I'm a fan of technical analysis. Not as a stand-alone at all times or for all occasions, but I've been known to make trades based on chart action. I generally see technical analysis (TA) as the mathematics of psychology. It's a view into the psyche of the strongest-willed traders at that specific time/moment. It's interpretation, and not every interpretation is perfect. At times, it can be downright wrong.
Think of TA in terms of Twitter (TWTR) and its infamous 140-character-limit tweets. Assuming you use the service, have you ever posted a tweet and immediately received backlash from someone who inferred you meant one thing when you really meant another? It could even be as simple as something you tweeted sarcastically, but they interpreted it as serious. I see it every day. Even if you aren't tweeting, if you've read tweets, no doubt you've come across one that has made your blood boil. Heck, it's an election year, you probably read one an hour.
In some cases, the anger may have been justified, but I'm betting there was at least one instance when a second or clarifying tweet hit the screen and you thought to yourself, "Dang, I really overreacted for nothing." So there are times when even the best will interpret TA -- whether it be price action, volume, Fibonacci levels, momentum, trend, etc. -- incorrectly.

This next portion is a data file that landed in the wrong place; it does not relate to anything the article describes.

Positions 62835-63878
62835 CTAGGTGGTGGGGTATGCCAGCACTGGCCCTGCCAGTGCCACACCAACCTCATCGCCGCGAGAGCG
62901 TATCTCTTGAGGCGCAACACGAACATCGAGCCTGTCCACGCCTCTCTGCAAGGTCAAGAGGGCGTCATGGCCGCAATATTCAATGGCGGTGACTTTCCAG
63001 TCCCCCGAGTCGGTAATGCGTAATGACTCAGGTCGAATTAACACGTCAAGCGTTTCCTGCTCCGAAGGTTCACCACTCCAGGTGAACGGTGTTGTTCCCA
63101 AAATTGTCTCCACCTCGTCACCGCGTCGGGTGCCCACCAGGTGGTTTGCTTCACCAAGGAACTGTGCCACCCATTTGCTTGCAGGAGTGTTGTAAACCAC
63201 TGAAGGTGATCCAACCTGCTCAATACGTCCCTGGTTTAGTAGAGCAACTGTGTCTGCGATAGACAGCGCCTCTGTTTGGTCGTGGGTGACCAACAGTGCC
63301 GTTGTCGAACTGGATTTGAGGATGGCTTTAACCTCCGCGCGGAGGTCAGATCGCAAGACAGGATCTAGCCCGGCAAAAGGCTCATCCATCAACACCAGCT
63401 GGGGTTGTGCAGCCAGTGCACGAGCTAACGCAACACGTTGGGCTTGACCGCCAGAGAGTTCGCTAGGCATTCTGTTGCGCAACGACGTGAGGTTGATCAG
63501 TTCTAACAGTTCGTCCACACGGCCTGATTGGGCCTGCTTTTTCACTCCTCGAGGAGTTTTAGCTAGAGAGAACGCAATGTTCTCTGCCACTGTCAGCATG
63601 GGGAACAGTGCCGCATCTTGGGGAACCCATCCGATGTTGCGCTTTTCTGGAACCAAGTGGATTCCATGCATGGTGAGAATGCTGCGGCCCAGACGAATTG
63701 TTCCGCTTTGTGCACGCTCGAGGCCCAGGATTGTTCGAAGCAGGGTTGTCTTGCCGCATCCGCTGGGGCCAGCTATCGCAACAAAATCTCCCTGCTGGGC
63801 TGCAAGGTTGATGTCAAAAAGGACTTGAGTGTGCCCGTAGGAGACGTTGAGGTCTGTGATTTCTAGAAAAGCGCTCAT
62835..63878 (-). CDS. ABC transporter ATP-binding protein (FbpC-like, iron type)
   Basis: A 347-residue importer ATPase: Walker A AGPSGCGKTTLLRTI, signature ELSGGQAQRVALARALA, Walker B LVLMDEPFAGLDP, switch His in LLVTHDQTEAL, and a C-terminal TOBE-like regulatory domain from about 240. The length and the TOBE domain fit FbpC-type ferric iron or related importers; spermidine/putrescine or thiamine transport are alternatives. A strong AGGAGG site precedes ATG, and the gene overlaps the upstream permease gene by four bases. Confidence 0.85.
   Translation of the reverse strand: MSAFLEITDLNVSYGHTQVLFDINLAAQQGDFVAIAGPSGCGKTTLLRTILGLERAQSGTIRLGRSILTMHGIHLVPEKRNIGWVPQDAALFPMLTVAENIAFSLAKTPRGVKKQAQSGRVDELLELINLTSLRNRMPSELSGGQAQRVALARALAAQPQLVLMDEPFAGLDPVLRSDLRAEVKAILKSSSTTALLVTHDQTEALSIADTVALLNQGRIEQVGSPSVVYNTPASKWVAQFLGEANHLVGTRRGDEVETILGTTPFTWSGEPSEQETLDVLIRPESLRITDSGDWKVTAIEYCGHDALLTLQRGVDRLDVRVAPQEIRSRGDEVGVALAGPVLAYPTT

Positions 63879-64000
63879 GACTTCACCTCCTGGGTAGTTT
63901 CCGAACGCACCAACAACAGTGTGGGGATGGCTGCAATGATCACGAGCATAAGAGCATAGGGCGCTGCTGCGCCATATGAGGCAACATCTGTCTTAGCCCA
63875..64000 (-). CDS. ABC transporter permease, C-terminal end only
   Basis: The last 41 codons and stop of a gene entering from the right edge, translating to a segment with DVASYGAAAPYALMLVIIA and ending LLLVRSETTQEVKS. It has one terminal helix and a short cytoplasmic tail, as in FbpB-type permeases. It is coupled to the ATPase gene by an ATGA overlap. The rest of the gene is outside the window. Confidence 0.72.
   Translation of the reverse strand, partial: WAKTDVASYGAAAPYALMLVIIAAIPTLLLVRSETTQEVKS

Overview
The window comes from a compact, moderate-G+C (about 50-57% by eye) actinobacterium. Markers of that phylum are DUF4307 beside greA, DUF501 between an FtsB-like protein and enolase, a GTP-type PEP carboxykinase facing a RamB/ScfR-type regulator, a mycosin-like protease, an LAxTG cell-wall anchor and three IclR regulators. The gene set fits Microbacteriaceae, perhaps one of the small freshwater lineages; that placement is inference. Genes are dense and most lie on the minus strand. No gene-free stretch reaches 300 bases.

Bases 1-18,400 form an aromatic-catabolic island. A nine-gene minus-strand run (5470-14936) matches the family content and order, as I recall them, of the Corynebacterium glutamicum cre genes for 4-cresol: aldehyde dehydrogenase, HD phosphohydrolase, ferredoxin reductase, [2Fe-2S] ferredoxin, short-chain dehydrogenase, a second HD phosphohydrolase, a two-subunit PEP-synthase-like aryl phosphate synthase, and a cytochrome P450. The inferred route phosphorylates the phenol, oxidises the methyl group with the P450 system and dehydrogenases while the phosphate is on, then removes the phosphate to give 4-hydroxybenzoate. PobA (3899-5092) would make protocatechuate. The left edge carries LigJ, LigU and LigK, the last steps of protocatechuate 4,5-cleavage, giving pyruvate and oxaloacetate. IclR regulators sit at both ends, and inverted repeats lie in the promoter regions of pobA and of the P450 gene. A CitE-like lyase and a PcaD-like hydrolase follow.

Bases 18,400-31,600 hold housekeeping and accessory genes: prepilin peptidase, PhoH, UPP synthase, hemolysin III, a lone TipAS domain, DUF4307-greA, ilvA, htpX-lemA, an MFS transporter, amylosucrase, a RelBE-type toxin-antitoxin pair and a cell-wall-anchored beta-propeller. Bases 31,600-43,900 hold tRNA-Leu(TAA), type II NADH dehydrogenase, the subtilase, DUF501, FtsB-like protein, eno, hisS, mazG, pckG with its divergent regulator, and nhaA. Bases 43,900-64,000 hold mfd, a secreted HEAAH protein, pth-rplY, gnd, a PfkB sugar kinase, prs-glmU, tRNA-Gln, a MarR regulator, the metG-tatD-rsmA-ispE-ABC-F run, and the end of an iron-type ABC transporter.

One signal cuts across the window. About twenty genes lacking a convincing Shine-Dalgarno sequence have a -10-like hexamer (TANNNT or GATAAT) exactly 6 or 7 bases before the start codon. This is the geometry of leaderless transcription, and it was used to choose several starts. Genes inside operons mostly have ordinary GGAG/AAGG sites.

There are times, though, when TA isn't about misinterpretation, but about the trash. Case in point: DryShips (DRYS) . Throw any short-term and long-term TA in the trash. If one were to look at a monthly chart or even a weekly chart going back to the beginning of 2015, it doesn't take a genius to see what I'm talking about. With all the dilution and reverse splits, even the recent crazy price action isn't a blip on the radar. The best thing you can do with the chart is print it out and make it into a paper airplane. Even those trying to draw some conclusion from the action over the last two weeks are staring at nothing more than an emotional dumpster heap of momentum traders and greater foolists, those hoping to find someone willing to pay a higher price for no other reason than they believe they can sell it to an even greater fool at an even higher price.
There is interpretation and application. There is misinterpretation and application. And then there is foolishness and gambling. Recognize when it is time to step away from even your most preferred approach to decision-making.